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  15. Like you, I admire and appreciate these fences for their form and function and durability. There's several old homes in my area that have split rail fencing, a variation of this style. They are interesting to photograph from all angles.

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  16. Loved your history lesson! and I love these fences, too.

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  17. Oh my with this post I would never look any fence the same anymore. I could only imagine how many days or months they have made this fence, from cutting to putting this up. Amazing! A work of human hands! Awesome post you've got here and thanks for sharing. Happy weekend!

    Fence

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  18. Egads that is a lot of work. First cutting the trees, then the branches, then setting the posts and building the fence. I'm tired just thinking about it.

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  19. I won't look again at fences in the same way. I will be more observant!

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  20. I never knew the history about the zig zag fence. The wise choice of trees used for construction was probabaly the reason for survival during the civil war.

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  21. I still see cedar rail fences here in East Gwillimbury but they are disappearing as Toronto expands northward. I'm not sure I have seen any with as many horizontal rails, though. I'll have to pay better attention.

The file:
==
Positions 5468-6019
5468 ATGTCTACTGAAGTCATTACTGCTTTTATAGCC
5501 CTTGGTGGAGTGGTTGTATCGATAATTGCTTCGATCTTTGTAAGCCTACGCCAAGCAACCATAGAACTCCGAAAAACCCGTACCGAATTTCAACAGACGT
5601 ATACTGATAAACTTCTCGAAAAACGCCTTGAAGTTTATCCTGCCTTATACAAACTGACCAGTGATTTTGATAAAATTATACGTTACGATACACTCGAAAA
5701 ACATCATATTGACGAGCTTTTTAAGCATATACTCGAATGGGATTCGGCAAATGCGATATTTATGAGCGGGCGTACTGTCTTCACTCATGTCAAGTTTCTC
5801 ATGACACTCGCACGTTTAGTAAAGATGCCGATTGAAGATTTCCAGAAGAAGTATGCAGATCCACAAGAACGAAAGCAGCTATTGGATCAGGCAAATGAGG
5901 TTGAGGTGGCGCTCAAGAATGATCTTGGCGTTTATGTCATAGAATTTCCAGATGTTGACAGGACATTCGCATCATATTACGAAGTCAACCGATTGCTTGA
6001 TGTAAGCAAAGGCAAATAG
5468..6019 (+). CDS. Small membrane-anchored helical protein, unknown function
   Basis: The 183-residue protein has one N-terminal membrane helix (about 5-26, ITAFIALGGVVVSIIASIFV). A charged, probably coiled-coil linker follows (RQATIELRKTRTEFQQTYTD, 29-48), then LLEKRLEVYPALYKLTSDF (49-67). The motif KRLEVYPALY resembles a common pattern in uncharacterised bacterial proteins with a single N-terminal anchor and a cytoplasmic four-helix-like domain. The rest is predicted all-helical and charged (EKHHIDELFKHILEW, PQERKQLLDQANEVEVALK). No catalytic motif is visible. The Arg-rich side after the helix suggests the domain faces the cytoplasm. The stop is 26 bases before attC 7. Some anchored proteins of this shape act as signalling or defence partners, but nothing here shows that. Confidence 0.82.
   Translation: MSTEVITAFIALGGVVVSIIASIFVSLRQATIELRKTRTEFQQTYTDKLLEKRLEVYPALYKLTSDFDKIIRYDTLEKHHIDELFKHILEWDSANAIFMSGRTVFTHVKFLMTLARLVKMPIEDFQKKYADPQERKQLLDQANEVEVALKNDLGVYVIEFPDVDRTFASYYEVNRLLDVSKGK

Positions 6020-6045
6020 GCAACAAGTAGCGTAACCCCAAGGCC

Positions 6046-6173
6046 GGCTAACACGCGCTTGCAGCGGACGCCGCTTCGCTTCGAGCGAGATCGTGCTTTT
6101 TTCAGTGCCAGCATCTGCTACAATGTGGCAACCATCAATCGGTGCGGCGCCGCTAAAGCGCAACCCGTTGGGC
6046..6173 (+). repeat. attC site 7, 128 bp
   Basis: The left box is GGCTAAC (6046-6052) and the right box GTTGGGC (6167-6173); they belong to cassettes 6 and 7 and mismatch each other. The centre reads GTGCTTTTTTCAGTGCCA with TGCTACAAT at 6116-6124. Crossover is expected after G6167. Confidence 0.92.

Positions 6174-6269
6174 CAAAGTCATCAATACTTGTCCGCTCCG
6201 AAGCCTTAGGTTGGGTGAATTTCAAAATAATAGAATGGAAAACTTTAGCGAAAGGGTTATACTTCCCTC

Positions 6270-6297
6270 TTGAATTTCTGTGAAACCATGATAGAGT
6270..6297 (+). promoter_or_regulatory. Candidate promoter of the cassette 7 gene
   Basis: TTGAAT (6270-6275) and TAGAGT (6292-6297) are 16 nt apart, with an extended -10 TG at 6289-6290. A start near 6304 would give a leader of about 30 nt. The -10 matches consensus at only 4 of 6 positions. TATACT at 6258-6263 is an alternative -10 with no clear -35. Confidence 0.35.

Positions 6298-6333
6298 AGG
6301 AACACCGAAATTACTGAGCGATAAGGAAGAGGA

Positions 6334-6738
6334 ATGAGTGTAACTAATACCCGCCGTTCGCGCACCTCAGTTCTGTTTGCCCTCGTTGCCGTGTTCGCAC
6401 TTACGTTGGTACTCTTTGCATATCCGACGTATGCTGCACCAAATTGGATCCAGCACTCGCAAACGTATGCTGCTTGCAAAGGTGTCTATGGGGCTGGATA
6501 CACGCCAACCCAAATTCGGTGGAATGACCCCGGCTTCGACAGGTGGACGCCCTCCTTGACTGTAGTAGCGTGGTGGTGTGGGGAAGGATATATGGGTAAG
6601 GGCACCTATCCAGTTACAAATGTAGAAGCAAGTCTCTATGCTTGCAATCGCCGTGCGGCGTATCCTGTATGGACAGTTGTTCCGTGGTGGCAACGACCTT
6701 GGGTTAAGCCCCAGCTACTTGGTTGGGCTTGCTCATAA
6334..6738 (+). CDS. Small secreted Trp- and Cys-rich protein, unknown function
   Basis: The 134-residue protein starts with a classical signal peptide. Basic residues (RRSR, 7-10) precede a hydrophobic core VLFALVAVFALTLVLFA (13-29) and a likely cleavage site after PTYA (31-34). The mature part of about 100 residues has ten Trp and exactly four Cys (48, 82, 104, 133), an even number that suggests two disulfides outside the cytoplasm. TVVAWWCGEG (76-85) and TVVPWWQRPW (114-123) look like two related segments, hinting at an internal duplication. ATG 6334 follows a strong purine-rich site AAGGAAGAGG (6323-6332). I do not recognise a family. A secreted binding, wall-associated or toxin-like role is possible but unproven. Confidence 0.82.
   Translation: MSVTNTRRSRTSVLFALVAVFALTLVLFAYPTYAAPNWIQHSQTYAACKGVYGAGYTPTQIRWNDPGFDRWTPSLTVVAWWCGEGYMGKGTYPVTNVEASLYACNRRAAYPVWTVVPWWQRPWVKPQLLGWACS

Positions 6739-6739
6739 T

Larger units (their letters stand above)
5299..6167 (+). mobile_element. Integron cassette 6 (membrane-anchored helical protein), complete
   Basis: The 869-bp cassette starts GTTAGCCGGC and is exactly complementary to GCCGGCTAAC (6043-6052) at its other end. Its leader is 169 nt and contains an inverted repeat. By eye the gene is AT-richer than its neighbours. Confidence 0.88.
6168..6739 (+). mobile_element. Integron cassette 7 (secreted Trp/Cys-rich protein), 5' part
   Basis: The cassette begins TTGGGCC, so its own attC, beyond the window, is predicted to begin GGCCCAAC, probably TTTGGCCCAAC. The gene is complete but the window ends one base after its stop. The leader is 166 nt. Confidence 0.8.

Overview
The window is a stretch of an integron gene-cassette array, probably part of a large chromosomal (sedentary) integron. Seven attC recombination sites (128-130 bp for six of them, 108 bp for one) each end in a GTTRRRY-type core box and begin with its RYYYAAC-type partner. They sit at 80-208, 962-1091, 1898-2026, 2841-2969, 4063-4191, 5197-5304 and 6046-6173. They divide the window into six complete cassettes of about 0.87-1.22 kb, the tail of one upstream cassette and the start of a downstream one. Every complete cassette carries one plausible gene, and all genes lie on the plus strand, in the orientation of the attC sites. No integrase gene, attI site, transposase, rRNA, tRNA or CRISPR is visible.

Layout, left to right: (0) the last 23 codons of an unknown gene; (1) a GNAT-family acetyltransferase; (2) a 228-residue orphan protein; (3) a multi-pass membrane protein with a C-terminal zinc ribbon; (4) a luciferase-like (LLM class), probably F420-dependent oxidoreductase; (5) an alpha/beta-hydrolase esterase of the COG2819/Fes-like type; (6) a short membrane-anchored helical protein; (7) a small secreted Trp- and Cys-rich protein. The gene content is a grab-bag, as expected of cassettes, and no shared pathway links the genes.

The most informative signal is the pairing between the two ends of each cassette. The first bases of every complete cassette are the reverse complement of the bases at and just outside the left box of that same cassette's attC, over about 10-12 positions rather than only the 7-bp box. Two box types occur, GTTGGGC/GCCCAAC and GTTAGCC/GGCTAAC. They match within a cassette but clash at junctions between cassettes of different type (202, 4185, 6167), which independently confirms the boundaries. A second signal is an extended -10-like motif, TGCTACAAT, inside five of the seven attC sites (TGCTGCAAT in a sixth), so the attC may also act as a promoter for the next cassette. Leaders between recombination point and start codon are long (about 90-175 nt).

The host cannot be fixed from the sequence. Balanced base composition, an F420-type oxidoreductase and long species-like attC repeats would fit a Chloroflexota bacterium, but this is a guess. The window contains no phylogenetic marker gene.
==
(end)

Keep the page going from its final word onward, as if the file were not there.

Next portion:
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  22. What a great "old" fence....

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  23. Well, you have your 128th follower in me. I am in love with your blog. I so wish you lived nearby here in VA instead of so far away in Canada.You have so much to share. I loved reading the history of the fences I see so often here in Rockbridge County. And the story about dressing for the wedding and then right back to your overalls...that sounds like me. My blog photo is even in overalls. When I am not teaching at 72, I am wearing my overalls. Hope it is not toooo cold up there. Today was our first really and windy cutting cold day. I think winter is on its way. genie

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  24. yes; your blog is now being used like wikipedia for fences...

    now, after looking at your post, we are building the zig zag fence for an interior fence :) in a few certain areas...

    hugs and love!